Frequently Asked Questions
The HPCS Curriculum & Training Model
What are the curricular requirements for the degree?
The program includes core coursework and intensive supervised research and clinical science practica in laboratory, hospital, and community settings. The description of the curriculum and sample course schedules for students can be found here.
In addition to a firm foundation in psychology, we offer strong methodological training. These areas of concentration in the program are supplemented by further expertise among the faculty with physical diseases including cancer, HIV/AIDS, musculoskeletal, and inflammatory bowel disease; psychological conditions such as mood, anxiety, suicidal behavior, and addiction; and experience working with specific populations such as women, LGBTQ individuals, and racial and ethnic minorities.
What is the research/clinical balance of the program?
HPCS is a research-focused program that has a goal of developing strong researchers in health psychology and clinical science. Prospective students who wish to pursue a primarily practice-based career or a program with more emphasis on clinical training should consider carefully whether a research-focused program is the right fit and look at the other clinical programs offered by the Graduate Center (Clinical Psychology@ John Jay, and Clinical Psychology@ Queens College).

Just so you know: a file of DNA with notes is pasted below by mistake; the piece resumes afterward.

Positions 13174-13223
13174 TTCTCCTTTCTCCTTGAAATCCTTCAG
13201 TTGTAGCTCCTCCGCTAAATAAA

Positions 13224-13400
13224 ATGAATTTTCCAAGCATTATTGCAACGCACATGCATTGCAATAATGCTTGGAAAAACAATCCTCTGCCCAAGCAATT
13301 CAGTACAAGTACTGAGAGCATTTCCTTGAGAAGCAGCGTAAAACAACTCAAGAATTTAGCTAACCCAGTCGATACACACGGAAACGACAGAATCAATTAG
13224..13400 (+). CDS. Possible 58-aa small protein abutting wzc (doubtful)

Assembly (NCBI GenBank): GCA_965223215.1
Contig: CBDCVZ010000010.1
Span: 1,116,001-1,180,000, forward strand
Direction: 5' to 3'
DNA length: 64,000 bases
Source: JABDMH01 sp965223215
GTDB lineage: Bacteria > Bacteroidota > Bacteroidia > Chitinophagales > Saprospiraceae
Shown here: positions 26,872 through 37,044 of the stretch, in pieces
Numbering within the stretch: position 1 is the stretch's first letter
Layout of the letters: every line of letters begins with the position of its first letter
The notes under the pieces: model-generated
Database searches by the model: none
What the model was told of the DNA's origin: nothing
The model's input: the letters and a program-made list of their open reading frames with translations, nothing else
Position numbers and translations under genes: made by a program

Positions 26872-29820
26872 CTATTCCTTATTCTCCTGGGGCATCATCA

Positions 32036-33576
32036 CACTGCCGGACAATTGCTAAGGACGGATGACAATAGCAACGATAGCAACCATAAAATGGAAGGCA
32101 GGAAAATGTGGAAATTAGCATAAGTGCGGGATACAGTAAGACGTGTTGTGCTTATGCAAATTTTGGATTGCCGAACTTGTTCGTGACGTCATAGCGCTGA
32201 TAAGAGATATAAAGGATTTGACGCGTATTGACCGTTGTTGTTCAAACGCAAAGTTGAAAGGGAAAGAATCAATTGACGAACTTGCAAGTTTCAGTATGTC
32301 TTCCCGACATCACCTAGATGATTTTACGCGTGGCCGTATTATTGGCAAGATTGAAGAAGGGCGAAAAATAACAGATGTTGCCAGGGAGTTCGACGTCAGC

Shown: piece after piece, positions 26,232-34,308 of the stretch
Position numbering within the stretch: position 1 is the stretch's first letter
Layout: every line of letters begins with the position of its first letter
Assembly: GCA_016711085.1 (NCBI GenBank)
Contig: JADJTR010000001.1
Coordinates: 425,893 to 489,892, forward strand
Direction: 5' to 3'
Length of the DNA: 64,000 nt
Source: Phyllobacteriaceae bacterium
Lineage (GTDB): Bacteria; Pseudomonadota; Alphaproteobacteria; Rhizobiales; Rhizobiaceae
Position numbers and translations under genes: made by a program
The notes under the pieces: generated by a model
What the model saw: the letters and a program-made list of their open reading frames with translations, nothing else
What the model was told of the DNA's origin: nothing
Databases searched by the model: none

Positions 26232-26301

Will graduate credits transfer?
Subject to a strict review, up to 12 graduate credits taken prior to admissions to the doctoral program at the City University of New York may be applied toward the degree. An evaluation of transfer credits is made on a case-by-case basis before the end of the student's first year in residence by the training area Coordinators.
What are the available research opportunities for students?
Members of the HPCS faculty have their academic appointments and labs on multiple campuses of CUNY (for example, Hunter College, Brooklyn College). HPCS faculty also have numerous collaborations with faculty located at other NYC area universities and medical centers, and doctoral students can develop or become involved in collaborative projects. Current faculty collaborations include Mt. Sinai Medical Center, Stony Brook University Cancer Center, Hospital for Special Surgery, Memorial Sloan Kettering Cancer Center, Columbia University Medical Center/NYS Psychiatric Institute, NYU Child Study Center, Weill Cornell Medical College, and the NYU Imaging Center.
Does the HPCS program follow a mentor model?
Although students typically have a primary mentor(s), the hope is that you will work with multiple faculty in your time in HPCS. In fact, most students have interests that span across the work of our faculty. Also, students can switch primary mentorship if their interests and needs change.